For those interested in pursuing a career in Architecture, I have set out below the conventional route of achieving this qualification.
RIBA Part I
3 years studying an undergraduate degree
An undergraduate degree is a full-time, 3-year course at the university of your choice, during this period you will learn the basics of Architecture and graduate with a BA or BSc in Architecture.
1 year of Professional work as a Part I Architectural Assistant
Now you will be able to pursue a full time role as a Part I Architectural Assistant at an Architecture practice, usually it is assumed to be a 1-year contract before you move onto your postgraduate studies.
This year of experience provides a valuable insight into the career path you have chosen and begins developing your skills as an architect, equipping you for your next step of studies.
RIBA Part II
2 years studying a postgraduate degree
This postgraduate degree is a full-time, 2-year course at the university of your choice, you do not have to continue at the same university as your Part I studies. During this period, you will build on what you have learnt during your degree and professional experience and then graduate with a BArch, Diploma or MArch in Architecture.
1 year of Professional work as a Part II Architectural Assistant
Now you will be able to pursue a role as a Part II Architectural Assistant at an Architecture practice, practices would likely understand and expect that you will pursue your Part 3 to qualify whilst working with them, and this is something you should discuss the possibility of when you start this role.
RIBA Part III
Professional work as a Part II Architectural Assistant, alongside 1 year studying the Part III course
The Part III course is a part-time, 1 year course at the university of your choice, again it does not need to be any university you have already studied at, which you complete alongside full-time professional work as a Part II Architectural Assistant. You can complete this during your 2nd year of professional experience as, by the time you finish, you should have the minimum 24 months required to qualify.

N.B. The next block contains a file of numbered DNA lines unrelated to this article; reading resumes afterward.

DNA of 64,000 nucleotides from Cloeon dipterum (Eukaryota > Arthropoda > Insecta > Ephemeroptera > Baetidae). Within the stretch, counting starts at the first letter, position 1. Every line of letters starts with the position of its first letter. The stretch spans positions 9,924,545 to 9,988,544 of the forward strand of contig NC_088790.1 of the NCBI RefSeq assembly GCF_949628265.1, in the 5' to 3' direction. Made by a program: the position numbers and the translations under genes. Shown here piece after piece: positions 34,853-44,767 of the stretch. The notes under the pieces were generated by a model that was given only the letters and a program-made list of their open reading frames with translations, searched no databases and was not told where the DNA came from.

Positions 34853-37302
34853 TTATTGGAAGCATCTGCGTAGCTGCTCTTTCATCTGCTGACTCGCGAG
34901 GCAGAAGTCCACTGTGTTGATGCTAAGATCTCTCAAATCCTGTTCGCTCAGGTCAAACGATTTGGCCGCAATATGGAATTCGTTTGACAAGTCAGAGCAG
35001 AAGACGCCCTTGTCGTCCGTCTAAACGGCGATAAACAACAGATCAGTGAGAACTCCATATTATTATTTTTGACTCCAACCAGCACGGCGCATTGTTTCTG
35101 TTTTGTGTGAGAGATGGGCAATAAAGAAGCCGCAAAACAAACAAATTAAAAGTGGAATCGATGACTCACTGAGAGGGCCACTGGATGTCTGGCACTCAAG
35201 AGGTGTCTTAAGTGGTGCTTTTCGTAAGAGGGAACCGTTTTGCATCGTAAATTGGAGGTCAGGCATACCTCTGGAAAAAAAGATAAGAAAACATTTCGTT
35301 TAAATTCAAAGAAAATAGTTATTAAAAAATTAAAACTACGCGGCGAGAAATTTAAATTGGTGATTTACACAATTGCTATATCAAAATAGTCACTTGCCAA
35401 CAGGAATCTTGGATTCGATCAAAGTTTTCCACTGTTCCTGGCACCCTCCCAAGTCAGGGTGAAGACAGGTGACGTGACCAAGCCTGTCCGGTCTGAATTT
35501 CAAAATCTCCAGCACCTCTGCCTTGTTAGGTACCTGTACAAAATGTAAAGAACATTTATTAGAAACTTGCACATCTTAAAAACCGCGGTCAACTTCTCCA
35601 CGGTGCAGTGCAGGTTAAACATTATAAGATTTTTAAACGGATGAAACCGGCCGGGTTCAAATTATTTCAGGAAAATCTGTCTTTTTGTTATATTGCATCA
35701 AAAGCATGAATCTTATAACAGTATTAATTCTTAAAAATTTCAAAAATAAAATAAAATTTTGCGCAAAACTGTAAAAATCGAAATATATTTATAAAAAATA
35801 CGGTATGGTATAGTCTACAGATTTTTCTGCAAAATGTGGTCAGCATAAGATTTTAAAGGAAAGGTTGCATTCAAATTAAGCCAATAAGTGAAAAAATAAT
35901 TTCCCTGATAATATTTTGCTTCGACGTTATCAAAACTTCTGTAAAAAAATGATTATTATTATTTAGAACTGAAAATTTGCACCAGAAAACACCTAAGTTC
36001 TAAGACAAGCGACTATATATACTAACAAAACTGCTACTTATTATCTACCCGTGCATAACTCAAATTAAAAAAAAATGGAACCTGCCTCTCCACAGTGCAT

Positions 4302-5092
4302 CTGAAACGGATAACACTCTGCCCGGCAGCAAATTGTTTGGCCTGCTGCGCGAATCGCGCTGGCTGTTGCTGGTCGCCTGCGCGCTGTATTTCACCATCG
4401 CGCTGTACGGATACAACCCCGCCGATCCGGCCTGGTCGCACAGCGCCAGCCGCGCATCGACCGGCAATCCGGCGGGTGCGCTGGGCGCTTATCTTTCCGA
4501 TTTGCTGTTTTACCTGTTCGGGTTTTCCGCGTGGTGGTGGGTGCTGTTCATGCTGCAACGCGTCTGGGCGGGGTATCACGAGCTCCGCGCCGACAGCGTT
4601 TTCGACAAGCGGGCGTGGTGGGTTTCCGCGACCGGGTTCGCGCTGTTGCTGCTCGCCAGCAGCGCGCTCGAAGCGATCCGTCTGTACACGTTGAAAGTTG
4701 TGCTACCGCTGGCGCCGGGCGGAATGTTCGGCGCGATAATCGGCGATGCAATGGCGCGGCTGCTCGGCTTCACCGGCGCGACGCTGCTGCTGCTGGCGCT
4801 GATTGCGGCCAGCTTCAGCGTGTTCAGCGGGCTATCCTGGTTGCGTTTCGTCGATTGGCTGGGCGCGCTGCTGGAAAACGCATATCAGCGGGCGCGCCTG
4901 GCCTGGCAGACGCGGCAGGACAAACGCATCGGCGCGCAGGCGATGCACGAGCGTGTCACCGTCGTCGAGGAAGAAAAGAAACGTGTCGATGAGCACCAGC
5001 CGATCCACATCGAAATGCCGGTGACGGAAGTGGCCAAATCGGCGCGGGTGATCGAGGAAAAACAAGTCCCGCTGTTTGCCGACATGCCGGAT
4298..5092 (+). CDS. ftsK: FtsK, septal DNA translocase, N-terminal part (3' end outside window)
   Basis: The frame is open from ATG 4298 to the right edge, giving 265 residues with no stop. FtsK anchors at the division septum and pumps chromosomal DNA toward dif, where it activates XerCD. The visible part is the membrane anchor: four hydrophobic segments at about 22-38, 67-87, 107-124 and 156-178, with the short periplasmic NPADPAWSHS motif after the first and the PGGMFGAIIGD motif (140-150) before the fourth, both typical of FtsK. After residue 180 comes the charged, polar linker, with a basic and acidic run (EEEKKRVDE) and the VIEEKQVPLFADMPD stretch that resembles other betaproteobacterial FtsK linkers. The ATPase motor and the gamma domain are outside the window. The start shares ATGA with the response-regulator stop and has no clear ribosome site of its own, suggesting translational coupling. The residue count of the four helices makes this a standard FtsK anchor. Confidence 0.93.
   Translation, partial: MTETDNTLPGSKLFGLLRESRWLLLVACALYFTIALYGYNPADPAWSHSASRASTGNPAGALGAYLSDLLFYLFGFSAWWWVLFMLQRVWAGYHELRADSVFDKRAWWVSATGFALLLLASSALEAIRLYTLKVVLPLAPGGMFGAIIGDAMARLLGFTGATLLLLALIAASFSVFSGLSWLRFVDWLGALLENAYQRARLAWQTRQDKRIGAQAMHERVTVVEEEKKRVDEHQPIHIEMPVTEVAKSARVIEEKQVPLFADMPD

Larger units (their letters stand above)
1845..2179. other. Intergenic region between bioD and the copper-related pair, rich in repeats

The key consideration for this year of work will be the projects you are working on at your Practice. You will need one or two main projects covering all or most RIBA stages to feed into the case study you will be developing during your Part III course to qualify. The university you apply to will be the best point of research to know what the requirements of this project will be and something you will need to discuss with your practice to ensure you are placed on projects that you can then apply to your case study.
Once you complete this course, you are eligible to register as an Architect with ARB (Architect's Registration Board).
Although the above shows the typical 7-year route to qualify as an Architect, it does not mean your experience will be exactly as above. Many decide to allow for additional years of experience before qualifying, either between their Part I & Part II and/or between Part II and Part III to develop their experience, skill, and confidence before completing the Part III course and qualifying as an Architect.